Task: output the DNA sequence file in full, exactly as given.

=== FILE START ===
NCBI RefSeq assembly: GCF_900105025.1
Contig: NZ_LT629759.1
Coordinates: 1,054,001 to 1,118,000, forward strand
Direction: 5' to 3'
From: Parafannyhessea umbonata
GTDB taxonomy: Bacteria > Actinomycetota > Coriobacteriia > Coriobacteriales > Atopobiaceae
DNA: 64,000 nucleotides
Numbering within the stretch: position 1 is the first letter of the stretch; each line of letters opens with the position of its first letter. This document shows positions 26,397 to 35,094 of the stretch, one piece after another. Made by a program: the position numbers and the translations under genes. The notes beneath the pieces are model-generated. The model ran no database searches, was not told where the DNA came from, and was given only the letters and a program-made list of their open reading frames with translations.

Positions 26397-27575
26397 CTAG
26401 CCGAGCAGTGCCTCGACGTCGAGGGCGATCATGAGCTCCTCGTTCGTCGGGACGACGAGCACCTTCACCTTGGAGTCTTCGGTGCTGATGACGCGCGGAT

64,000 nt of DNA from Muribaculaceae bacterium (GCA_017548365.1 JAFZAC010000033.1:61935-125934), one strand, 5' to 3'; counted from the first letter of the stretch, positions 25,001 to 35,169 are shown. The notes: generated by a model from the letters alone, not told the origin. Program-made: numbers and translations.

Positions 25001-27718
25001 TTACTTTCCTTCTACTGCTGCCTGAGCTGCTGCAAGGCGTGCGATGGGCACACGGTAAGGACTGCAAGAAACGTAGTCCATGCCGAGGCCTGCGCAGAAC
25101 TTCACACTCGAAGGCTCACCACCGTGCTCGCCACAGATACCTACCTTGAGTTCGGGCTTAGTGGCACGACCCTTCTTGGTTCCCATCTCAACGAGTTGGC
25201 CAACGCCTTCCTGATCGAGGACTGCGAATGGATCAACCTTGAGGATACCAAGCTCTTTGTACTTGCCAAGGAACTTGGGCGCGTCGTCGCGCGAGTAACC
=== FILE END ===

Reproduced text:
NCBI RefSeq assembly: GCF_900105025.1
Contig: NZ_LT629759.1
Coordinates: 1,054,001 to 1,118,000, forward strand
Direction: 5' to 3'
From: Parafannyhessea umbonata
GTDB taxonomy: Bacteria > Actinomycetota > Coriobacteriia > Coriobacteriales > Atopobiaceae
DNA: 64,000 nucleotides
Numbering within the stretch: position 1 is the first letter of the stretch; each line of letters opens with the position of its first letter. This document shows positions 26,397 to 35,094 of the stretch, one piece after another. Made by a program: the position numbers and the translations under genes. The notes beneath the pieces are model-generated. The model ran no database searches, was not told where the DNA came from, and was given only the letters and a program-made list of their open reading frames with translations.

Positions 26397-27575
26397 CTAG
26401 CCGAGCAGTGCCTCGACGTCGAGGGCGATCATGAGCTCCTCGTTCGTCGGGACGACGAGCACCTTCACCTTGGAGTCTTCGGTGCTGATGACGCGCGGAT

64,000 nt of DNA from Muribaculaceae bacterium (GCA_017548365.1 JAFZAC010000033.1:61935-125934), one strand, 5' to 3'; counted from the first letter of the stretch, positions 25,001 to 35,169 are shown. The notes: generated by a model from the letters alone, not told the origin. Program-made: numbers and translations.

Positions 25001-27718
25001 TTACTTTCCTTCTACTGCTGCCTGAGCTGCTGCAAGGCGTGCGATGGGCACACGGTAAGGACTGCAAGAAACGTAGTCCATGCCGAGGCCTGCGCAGAAC
25101 TTCACACTCGAAGGCTCACCACCGTGCTCGCCACAGATACCTACCTTGAGTTCGGGCTTAGTGGCACGACCCTTCTTGGTTCCCATCTCAACGAGTTGGC
25201 CAACGCCTTCCTGATCGAGGACTGCGAATGGATCAACCTTGAGGATACCAAGCTCTTTGTACTTGCCAAGGAACTTGGGCGCGTCGTCGCGCGAGTAACC